Top 10 Mistakes Companies Make Getting Started with Azure: #5— Ignoring a Recovery and Release Strategy

My last posts covered structuring, securing, and controlling deployment of your Azure environment. In the realm of safety and security measures, what comes next is developing a recovery and release strategy for cloud-based applications and servers.

Let’s break this down into three pieces.

First, assume re-deployability and DevOps are at every level. We talk a lot about DevOps as it relates to applications with continuous deployment and automated release management; what we don’t do is exactly that for corporate IT. We don’t follow infrastructure as code (IaC) techniques, and this leads to a position where it can’t re-deploy.

The best environment is when corporate IT’s configuration is completely re-deployable as code. Taking it a step further, it can be wiped out and we know that it’s completely re-deployable from the source code repository. In a nutshell, teach corporate IT to do the same thing developers do.

This first piece is a huge security benefit alone, not to mention a recovery benefit. If someone messes something up – and believe me, it happens more often than not, particularly when you let them have write access in the portal (touched on in mistake #7!) – you are going to have to re-deploy. However, if they don’t have write access in the portal, all the better – you can send the code through Dev, QA, Prod, and test it.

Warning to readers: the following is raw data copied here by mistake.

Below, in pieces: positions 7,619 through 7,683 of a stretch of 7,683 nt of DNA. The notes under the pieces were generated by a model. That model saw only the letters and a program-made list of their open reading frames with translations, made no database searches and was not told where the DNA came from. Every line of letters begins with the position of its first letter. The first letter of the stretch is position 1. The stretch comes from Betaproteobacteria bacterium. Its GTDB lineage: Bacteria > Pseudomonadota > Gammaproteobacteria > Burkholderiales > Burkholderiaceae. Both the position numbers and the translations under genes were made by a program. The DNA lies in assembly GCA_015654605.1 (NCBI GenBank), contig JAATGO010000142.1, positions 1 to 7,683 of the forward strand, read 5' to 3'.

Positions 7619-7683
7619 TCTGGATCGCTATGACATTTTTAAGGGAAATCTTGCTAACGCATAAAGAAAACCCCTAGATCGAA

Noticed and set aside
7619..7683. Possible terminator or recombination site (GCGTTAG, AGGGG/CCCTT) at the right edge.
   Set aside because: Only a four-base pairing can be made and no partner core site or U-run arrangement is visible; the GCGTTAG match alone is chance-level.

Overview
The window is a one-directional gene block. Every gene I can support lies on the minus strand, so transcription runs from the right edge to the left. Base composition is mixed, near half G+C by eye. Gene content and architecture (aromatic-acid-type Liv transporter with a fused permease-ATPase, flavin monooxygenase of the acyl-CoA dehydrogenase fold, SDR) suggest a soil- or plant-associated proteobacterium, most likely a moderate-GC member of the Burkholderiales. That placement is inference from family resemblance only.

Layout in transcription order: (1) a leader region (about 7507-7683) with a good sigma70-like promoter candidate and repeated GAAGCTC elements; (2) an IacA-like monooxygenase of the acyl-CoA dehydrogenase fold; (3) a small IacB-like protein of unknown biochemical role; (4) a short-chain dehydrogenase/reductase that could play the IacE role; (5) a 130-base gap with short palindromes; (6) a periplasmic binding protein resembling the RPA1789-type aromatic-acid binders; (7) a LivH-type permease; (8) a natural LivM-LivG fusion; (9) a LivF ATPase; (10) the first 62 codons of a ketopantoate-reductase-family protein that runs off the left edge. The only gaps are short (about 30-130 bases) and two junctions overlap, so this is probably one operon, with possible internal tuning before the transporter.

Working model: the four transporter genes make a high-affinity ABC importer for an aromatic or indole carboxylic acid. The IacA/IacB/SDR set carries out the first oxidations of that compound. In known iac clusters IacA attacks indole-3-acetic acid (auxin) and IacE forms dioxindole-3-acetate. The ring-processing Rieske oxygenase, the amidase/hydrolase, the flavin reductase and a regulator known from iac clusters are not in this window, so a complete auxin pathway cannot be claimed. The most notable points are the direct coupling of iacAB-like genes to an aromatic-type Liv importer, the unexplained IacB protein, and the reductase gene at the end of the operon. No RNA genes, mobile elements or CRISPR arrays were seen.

Corporate IT, being built into the release management pipeline, both ensures you have the previous versions of things as well as allows you to re-deploy the environment more effectively.

Second on recovery strategies is leveraging Azure Backup as required for all Resource Groups. The way you back up in the cloud is simply not going to be the way you back up on-premises. While this is something we intuitively get, sometimes we forget to actually configure it! While it’s great to have an on-premises backup system, we cannot solely rely on application teams.

To help them get there, make sure the backup configuration is something that is built into the way you provision. When you teach someone how to do it, you also teach them to ensure that the provisioning process includes backup and that they have a way to monitor, manage, and maintain it. This is a very important step, and you can force it with Azure Policy or building it with a script.

A third recovery strategy is to leverage cross-regional backup. There are some things you need to do on a cross-regional basis, and this is something you need to make assumptions on.

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